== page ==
Even after the dominating display by the French men in the pursuit the day before, they were only second favourites for this relay. According to our model Norway had in excess of 70 percent for winning.
After three legs Norway looked poised to win. France had dropped out of contention when Jacquelin had messed up the standing shooting for the second relay in a row. At the first exchange, Guigonnat had handed to Jacquelin with France sitting in third, just behind Norway and Finland, but after skiing two penalty loops Jacquelin was in eleventh almost a minute behind the leaders at the second changeover.
As Norway was in the lead at the final exchange and Tarjei Boe sent out Johannes Thingnes Boe it was easy to assume that Norway had this in the bag, but Sweden’s Sebastian Samuelsson had different plans. Sweden had been less than a second behind Norway at the last changeover and Samuelsson led Thingnes Boe coming in for the prone shooting, where Samuelsson hit five of five while Thingnes Boe required a spare round. Norway caught up on the tracks and these athletes were together again coming in for the standing shooting.
Just as had happened during the pursuit in Kontiolahti Samuelsson was more accurate than Thingnes Boe at the last shooting. While the Norwegian missed four of eight shots and had to ski an additional 150 meters, Samuelsson hit five of seven and despite encountering loading issues, he left the range with a commanding lead.
Samuelsson easily defended his lead on the last lap to ensure a Swedish victory.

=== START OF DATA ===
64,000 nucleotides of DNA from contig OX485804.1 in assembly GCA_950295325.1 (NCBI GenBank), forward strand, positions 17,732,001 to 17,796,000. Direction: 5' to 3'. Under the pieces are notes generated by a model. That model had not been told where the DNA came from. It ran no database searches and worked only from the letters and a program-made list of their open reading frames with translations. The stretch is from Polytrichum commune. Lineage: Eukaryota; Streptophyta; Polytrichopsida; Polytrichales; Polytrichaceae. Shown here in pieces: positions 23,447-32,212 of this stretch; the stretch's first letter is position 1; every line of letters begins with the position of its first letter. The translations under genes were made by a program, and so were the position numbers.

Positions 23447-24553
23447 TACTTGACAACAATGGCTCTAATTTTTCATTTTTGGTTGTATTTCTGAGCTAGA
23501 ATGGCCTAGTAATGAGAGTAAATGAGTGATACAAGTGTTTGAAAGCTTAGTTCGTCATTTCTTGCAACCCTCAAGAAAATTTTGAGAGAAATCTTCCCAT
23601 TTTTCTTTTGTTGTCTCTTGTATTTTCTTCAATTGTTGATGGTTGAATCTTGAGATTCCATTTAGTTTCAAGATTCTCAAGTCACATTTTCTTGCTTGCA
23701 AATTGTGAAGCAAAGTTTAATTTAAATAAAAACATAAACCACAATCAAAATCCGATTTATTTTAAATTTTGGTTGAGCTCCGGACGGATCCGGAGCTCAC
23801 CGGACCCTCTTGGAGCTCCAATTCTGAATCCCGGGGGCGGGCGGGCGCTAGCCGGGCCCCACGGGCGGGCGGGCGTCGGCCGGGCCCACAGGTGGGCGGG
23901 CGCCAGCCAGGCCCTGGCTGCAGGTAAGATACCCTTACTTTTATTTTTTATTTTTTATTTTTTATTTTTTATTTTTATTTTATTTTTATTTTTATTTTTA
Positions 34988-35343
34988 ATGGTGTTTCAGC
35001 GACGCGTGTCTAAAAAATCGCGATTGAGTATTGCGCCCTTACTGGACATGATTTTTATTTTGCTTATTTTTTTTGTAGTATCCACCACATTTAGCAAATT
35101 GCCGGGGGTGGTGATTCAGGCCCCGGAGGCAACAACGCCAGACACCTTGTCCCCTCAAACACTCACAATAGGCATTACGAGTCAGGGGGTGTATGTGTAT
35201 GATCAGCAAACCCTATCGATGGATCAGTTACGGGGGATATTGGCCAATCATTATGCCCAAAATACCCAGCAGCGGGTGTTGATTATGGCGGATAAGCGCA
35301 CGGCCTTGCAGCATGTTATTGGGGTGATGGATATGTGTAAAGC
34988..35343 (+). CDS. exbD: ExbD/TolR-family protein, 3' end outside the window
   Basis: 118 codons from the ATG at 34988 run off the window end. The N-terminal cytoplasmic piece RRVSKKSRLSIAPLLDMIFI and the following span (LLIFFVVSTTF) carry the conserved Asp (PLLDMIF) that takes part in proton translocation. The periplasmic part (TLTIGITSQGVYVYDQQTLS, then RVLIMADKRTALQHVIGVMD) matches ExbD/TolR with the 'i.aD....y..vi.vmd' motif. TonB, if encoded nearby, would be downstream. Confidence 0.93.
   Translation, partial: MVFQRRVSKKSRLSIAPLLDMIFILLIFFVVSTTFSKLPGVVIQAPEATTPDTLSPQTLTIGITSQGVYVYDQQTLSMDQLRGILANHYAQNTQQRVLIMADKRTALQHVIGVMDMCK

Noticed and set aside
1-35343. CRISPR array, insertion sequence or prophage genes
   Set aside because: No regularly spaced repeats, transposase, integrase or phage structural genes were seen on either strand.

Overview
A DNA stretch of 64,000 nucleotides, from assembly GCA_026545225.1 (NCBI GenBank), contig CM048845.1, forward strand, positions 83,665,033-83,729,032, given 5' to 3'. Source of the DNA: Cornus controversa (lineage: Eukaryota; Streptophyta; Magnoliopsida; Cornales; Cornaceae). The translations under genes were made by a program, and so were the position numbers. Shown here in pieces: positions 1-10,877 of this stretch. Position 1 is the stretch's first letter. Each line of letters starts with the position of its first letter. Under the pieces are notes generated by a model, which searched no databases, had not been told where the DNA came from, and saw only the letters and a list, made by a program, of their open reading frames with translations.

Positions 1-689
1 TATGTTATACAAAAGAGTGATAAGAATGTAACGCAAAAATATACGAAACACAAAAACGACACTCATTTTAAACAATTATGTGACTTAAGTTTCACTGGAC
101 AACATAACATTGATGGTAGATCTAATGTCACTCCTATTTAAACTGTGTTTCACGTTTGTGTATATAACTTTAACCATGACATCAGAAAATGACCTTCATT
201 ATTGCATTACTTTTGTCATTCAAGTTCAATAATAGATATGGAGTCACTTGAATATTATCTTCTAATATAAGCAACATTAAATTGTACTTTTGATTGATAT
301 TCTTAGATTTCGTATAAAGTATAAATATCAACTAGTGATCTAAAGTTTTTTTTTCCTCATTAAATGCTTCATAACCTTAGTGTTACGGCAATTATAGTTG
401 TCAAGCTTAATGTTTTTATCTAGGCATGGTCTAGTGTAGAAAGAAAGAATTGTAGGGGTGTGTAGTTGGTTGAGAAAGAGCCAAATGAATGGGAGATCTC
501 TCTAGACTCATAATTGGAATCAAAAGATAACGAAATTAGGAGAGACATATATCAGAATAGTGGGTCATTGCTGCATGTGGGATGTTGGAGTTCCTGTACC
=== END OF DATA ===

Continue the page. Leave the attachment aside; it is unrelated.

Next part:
Our biathlon model was surprised by the Swedish win as it only gave abut a three percent chance for Sweden winning before the start of the relay.
Norway was second after skiing one penalty loop and firing eleven extra shots.
Germany shot well, only needing seven spare rounds and was in contention for most of the relay. At the finish they were third some 44 seconds behind the winners.
Russia was in third place entering the shooting range for the final time, but dropped to fourth as Loginov failed to get all the targets down and had to do a penalty loop.
The Czezh Republic finished fifth after only using six extra shots. Krcmar on the last leg hit ten of ten and gained five places, from tenth to fifth, with the best time of the leg.
The French team was a disappointing sixth after encountering two penalty loops by Jacquelin and one by Fillon Maillet.
The home team, the Austrians finished in seventh. Julian Eberhard used all of his six spare rounds, but still had to do a penalty loop on the last leg.
Italy was eight after an uneven performance by their runners. Lukas Hofer produced the best leg time on the second leg, but Bormolino, Windisch and Bionaz did not deliver to the same standard.
The Belarussians disappointed a bit by only managing to get eleventh while the Finns did well to finish tenth after a very impressive first leg by Harjula which had them in second place at the first changeover.